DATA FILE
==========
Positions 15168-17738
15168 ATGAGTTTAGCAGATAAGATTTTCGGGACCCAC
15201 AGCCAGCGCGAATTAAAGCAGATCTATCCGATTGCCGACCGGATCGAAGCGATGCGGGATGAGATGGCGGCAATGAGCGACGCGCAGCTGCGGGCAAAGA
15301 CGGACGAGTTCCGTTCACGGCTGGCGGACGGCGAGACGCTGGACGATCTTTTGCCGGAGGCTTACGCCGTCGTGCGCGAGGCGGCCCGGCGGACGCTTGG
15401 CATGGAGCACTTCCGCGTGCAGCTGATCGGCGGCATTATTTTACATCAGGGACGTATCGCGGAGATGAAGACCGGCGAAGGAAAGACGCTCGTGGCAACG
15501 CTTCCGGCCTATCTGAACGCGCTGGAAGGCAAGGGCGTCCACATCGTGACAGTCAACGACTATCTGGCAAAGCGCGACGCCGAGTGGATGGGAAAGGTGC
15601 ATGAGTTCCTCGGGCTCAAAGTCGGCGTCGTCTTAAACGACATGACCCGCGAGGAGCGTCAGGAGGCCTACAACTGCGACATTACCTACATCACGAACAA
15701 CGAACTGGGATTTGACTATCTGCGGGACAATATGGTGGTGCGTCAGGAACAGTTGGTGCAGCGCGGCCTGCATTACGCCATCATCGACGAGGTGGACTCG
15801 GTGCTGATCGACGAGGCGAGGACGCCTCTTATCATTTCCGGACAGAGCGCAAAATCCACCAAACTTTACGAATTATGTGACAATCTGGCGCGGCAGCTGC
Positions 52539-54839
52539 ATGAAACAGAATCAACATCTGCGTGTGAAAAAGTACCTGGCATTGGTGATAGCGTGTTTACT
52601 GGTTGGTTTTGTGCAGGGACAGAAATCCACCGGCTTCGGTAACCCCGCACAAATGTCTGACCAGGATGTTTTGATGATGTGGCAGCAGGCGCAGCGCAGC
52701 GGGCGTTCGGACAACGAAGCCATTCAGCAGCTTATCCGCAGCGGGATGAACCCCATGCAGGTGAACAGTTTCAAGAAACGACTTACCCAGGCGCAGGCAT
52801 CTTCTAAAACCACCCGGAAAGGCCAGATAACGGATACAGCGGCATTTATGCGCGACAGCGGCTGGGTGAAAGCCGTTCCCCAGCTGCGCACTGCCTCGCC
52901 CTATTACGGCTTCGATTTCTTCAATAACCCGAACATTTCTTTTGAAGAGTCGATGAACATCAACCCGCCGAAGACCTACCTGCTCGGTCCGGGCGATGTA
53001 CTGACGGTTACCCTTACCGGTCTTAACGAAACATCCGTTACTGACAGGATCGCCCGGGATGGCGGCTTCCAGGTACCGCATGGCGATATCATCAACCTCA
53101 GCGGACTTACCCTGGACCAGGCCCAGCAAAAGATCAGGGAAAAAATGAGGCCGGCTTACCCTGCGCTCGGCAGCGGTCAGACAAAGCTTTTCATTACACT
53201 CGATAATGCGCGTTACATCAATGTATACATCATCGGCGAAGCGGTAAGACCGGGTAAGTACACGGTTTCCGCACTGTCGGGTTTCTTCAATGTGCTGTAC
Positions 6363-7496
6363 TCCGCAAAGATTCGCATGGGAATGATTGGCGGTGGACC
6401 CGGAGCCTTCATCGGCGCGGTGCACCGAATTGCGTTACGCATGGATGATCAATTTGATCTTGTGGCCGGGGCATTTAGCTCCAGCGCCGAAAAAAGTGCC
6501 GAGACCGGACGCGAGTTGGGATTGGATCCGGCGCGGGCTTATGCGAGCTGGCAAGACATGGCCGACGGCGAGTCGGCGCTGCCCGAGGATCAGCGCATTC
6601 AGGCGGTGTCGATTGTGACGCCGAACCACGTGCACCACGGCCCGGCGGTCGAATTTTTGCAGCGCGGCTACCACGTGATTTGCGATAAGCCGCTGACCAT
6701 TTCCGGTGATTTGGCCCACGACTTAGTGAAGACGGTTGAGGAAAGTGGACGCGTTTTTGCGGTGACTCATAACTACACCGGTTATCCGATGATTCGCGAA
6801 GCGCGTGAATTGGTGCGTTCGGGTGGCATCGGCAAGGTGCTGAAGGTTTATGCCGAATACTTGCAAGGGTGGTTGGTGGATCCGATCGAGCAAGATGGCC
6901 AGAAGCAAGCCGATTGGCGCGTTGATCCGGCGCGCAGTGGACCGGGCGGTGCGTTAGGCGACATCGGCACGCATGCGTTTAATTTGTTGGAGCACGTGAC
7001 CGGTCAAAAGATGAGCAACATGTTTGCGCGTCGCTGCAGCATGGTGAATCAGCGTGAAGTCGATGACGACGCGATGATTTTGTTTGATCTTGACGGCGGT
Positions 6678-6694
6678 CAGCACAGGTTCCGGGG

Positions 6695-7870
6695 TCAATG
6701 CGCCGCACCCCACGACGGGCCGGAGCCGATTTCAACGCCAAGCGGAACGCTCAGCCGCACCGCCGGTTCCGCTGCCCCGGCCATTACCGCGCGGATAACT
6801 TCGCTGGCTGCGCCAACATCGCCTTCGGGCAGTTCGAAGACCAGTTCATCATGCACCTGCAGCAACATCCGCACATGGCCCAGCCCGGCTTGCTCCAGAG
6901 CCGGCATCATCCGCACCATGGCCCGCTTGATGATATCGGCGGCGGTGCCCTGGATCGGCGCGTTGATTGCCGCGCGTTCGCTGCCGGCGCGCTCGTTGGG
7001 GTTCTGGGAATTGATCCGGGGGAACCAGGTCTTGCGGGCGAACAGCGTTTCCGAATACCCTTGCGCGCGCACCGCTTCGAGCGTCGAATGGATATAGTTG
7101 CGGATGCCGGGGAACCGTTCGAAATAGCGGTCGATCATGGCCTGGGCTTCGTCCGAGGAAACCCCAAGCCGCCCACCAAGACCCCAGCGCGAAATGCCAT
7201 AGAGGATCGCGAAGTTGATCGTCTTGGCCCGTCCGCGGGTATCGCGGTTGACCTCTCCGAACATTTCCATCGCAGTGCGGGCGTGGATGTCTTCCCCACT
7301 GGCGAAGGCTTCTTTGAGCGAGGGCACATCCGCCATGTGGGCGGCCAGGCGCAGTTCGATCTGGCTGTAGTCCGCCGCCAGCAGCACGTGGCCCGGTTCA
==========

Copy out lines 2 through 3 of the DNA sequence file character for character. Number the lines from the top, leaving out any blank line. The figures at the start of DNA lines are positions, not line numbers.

15168 ATGAGTTTAGCAGATAAGATTTTCGGGACCCAC
15201 AGCCAGCGCGAATTAAAGCAGATCTATCCGATTGCCGACCGGATCGAAGCGATGCGGGATGAGATGGCGGCAATGAGCGACGCGCAGCTGCGGGCAAAGA